Mapping the Cave Crawl of Ideas

Ideas have a funny way of coming together and melding when you least expect it.  It’s easy coming up with ideas but I find them difficult to implement (whether it’s a story, novel, or in this case, an interactive fiction game) right from the get-go because I often have the nagging feeling that something is missing.  So there’s always this bit of time that I force myself to think about something else and let the idea morph and mature in my subconscious before pulling it out again for reassessment.

I’ve settled on an idea that is a mashup of an escape room game, post-apocalyptic Las Vegas, the sillier aspects of archaeology, the grumpy grad student mentality, inspiration from several BBC documentaries*, and Alice in Wonderland.  I am aiming less for originality and more for something that will let me experiment with some concepts that might or might not fail in the IF medium.

Because this is my first serious attempt at IF, I’m planning to keep the game small and relatively straightforward.  And speaking of planning, there’s going to be quite a bit of that going on before I even start writing the code.  I’m approaching it in several stages: 1) prep work; 2) outlining; 3) fiction writing; 4) code writing.

In the prep work stage, I basically worked out the premise of the story, the motivation and background of the protagonist, and the setting.  All of this sets up my constraints–what I’ve decided what can or cannot be done in the scope of the game.  In the outline stage, I am figuring out where the story should ideally go and other alternatives which a player may take.  While the outline of a regular story–for me, anyway–is a rather linear list or timeline, going the choose-your-own-adventure route makes that linear list explode into a tangled web.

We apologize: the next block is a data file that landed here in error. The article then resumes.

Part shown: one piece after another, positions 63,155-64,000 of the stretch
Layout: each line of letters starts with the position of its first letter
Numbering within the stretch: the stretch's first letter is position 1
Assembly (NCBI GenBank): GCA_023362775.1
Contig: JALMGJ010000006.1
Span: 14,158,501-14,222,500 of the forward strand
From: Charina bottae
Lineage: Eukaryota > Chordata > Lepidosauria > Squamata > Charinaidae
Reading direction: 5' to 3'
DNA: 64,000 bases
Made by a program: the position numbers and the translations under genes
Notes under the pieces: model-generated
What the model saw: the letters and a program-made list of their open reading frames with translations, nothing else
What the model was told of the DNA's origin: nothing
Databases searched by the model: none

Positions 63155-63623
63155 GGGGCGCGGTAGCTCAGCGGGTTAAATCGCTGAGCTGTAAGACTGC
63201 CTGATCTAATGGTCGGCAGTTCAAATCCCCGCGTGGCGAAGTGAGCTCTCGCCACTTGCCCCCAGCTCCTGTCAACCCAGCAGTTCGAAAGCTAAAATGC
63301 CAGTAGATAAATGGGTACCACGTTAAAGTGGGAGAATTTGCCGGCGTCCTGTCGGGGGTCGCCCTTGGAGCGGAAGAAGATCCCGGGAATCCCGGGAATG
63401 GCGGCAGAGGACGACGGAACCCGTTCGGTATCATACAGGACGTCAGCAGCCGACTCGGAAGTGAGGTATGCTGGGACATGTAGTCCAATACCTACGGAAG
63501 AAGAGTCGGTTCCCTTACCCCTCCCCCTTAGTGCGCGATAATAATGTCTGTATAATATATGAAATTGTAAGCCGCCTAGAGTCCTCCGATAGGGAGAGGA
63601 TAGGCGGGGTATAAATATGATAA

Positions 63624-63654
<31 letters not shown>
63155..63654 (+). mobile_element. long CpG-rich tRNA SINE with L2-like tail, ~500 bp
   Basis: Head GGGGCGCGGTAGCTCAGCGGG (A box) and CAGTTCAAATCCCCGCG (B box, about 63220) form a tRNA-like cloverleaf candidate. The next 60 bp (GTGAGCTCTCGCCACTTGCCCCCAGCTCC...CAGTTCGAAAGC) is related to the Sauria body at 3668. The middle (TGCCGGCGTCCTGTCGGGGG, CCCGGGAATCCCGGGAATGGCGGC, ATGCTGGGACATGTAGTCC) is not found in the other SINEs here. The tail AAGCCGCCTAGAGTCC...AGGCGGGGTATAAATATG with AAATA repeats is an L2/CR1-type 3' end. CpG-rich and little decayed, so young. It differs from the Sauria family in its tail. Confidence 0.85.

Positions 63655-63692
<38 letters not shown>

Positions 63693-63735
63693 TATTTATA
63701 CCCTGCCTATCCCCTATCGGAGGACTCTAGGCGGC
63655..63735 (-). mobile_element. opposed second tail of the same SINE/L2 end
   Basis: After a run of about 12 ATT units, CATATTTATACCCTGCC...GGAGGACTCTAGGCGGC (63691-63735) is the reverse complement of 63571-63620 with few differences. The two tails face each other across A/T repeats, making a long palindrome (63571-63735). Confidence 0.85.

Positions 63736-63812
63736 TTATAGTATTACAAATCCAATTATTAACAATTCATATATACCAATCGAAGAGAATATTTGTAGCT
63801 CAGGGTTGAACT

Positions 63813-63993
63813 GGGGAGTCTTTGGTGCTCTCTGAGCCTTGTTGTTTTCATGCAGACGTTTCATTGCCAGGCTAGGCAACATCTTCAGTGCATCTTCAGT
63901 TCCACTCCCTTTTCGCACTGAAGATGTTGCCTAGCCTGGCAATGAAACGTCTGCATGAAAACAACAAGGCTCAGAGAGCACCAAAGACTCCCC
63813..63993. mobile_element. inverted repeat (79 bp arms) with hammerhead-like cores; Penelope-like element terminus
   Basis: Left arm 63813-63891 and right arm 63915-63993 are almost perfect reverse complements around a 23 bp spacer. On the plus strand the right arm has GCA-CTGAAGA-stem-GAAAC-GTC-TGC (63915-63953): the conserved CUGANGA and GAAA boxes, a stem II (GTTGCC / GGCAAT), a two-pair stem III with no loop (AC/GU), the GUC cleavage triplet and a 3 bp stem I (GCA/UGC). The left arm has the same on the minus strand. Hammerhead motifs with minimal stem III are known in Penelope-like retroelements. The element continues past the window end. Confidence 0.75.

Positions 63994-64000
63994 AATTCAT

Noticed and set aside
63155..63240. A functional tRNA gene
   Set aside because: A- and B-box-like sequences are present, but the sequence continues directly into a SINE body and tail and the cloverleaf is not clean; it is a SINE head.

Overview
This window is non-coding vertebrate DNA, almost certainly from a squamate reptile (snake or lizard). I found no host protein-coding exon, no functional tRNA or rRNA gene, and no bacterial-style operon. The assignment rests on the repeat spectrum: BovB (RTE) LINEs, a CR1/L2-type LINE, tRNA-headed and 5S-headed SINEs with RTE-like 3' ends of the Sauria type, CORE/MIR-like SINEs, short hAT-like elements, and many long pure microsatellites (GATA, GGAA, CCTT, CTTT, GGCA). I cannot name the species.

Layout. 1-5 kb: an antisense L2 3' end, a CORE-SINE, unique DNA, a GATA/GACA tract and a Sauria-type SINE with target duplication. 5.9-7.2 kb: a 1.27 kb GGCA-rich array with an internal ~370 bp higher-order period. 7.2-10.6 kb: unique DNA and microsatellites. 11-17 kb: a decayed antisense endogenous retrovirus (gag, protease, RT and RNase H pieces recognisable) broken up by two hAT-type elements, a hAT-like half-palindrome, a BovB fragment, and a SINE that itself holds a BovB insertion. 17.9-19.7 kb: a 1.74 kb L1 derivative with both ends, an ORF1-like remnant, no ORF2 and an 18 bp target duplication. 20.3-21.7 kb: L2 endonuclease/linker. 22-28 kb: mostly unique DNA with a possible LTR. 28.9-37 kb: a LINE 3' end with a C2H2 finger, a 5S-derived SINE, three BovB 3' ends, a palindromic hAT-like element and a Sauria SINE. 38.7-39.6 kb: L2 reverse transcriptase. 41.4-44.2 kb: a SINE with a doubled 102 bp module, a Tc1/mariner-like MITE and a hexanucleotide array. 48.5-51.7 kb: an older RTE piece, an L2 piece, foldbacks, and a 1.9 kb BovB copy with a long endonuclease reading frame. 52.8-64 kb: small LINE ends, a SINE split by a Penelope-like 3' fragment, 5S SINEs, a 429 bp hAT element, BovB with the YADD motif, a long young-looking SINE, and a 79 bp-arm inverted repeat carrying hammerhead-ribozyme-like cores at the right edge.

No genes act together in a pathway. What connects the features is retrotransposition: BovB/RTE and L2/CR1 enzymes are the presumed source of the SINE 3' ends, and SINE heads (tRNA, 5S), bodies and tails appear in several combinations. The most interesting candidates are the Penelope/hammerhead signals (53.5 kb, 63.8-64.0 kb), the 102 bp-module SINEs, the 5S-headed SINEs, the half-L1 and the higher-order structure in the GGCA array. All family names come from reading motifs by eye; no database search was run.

The outline, I’m finding, is a lot more complicated than I had anticipated.  This is where I must consider all the possible decisions the protagonist can make, the puzzles and their solutions, and how each object that I’ve included should interact with everything else.  If I were to be optimistic, I’m probably about halfway through the outline.

But even at this stage, I’m worried about one thing.  It’s one thing to write about altered states in fiction.  But how am I to implement it in code?

*How Long Is A Piece of String? Part 1 | Part 2 | Part 3 | Part 4 | Part 5 | Part 6
Parallel Universes Part 1 | Part 2 | Part 3 | Part 4 | Part 5
Illusion of Reality Part 1 | Part 2 | Part 3 | Part 4 | Part 5 | Part 6